By Andrew Spannaus
Nov. 8, 2018–The Italian government of Giuseppe Conte, whose EU-critical policies are driven by the leaders of the two coalition partners, and Deputy Prime Ministers, Luigi Di Maio of the Five Star Movement (M5S) and Matteo Salvini of the League, has decided to openly challenge EU budget rules.
When in mid-September Economics Minister Giovanni Tria initially set a deficit target of 1.8% for next year, continuing the reduction requested by the European Commission, Di Maio and Salvini quickly moved to add money for their main objectives. The M5S aims to increase public aid to the poor, by setting what is known as a “universal basic income,” meaning that the government will guarantee the unemployed and pensioners a certain level of income, to “cancel poverty,” in their words. The League, on the other hand, aims to simplify and lower the country’s high tax rates, to help both businesses and individuals. Both of these initiatives will cost significant money, but the two leaders recognized that if after all of their populist rhetoric they ceded ground to the EU’s austerity demands at the first turn, they would be ridiculed, and also lose considerable support among their base.
Given that EU rules now make it mandatory to move towards a balanced budget, the result is a showdown which promises to be an inflection point for Europe, either crushing popular aspirations for change, or opening the road towards a repudiation of the free market, pro-finance policies of recent decades.
Paolo Savona, the Minister for European Affairs whom the pro-EU faction has criticized heavily, due to his daring to mention a “Plan B” for leaving the single currency, the Euro, if the EU refuses to change direction, put the battle in a broader perspective recently. He hearkened back to the development policies of Franklin Delano Roosevelt in a speech to the Italian Parliament on Oct. 11. He said, “I very much insist on the need to replicate, a hundred years later, what Roosevelt did with the New Deal and his reforms. […] It is my belief that the experiment we are conducting in this moment is really a large effort of national unity, of coincidence between the interests of the advanced and the backward parts of the country — economically speaking. We all agree that the country needs greater investment. Therefore, let us start to build a New Deal.”
Challenging the mindset of austerity
Rather than following the European budget rules, the government’s “Economic and Financial Document,” which sets mid-term public finance and economic strategies, now allows for a deficit of 2.4% over the next 3 years. This is not much of a change compared to the current situation; indeed it is practically the same as the figure for 2018 (2.3%). Yet this simple decision, to stop the contraction by moderately increasing social spending and trying to inject some more money into a slow-moving economy, could force a fundamental change in Europe.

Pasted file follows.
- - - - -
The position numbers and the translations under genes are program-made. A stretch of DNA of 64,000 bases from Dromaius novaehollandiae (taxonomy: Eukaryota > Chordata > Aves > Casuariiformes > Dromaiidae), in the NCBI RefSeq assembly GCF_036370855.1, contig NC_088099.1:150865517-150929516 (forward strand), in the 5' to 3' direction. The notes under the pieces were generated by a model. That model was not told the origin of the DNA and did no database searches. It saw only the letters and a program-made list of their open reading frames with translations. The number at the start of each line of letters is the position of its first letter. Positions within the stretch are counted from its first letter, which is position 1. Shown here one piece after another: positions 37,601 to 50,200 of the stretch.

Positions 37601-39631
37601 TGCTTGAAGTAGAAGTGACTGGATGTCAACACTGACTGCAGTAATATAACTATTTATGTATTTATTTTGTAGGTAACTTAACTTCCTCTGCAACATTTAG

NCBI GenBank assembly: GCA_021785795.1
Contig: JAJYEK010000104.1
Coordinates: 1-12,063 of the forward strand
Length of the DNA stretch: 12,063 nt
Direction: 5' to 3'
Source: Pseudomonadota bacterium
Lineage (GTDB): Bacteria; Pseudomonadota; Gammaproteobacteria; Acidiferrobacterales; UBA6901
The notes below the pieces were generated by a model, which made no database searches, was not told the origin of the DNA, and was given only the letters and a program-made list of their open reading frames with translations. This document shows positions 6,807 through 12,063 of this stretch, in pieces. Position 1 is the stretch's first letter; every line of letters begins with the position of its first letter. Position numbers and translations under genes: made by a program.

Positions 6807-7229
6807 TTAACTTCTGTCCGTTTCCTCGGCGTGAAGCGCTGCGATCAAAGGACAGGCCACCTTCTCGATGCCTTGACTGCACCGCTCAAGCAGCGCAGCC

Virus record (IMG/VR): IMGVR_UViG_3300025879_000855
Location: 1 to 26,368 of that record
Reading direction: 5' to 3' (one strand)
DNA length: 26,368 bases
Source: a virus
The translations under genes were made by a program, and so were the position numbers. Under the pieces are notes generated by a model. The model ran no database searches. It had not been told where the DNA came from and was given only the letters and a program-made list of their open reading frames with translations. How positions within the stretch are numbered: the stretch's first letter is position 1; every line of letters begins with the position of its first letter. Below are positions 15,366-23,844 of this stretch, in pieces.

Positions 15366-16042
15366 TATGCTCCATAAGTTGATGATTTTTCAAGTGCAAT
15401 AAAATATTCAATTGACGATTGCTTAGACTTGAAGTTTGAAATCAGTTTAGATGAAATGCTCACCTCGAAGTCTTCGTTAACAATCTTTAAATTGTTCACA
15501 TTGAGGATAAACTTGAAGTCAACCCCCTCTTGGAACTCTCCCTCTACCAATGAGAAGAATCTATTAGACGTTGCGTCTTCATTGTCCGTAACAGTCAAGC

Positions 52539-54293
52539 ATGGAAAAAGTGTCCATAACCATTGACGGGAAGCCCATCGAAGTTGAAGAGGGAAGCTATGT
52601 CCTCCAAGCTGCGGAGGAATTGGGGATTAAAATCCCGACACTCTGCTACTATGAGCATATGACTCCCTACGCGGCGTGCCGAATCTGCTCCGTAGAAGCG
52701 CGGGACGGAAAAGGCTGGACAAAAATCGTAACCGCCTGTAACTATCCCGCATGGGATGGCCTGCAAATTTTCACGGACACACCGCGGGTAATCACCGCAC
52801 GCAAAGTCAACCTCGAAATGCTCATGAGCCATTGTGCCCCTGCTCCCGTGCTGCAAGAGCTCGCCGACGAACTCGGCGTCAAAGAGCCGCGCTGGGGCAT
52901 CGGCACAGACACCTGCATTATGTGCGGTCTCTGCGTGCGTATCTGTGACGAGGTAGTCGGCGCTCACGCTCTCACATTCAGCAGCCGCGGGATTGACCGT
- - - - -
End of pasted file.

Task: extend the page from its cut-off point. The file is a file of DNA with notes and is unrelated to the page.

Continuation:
EU officials have railed against the Italian government’s gall in daring to abandon the mindset of austerity. European Commission President Jean-Claude Juncker stated publicly that deviating from the rules would be catastrophic: “If Italy wants further special treatment, that would mean the end of the euro. So you have to be very strict.” EU Budget Commissioner Pierre Moscovici, despite claiming he prefers to avoid a crisis with Italy, warned that the country must “follow the rules,” or the end result could be sanctions, which could actually aggravate the country’s fiscal situation, due to the imposition of a fine of .2% of GDP.
The logic behind the EU orthodoxy, which is supported by many in the Italian establishment as well, is that the country’s large public debt doesn’t allow for any room for maneuver. Moscovici put it this way on Oct. 2: “The Italian people must not be mistaken – every euro more of debt is a euro less for highways, for schools, for social justice.”
The same idea had been expressed by Italian State President Sergio Mattarella a few days earlier: “Having solid public finances is an indispensable condition for social security, especially for youth and for their future.”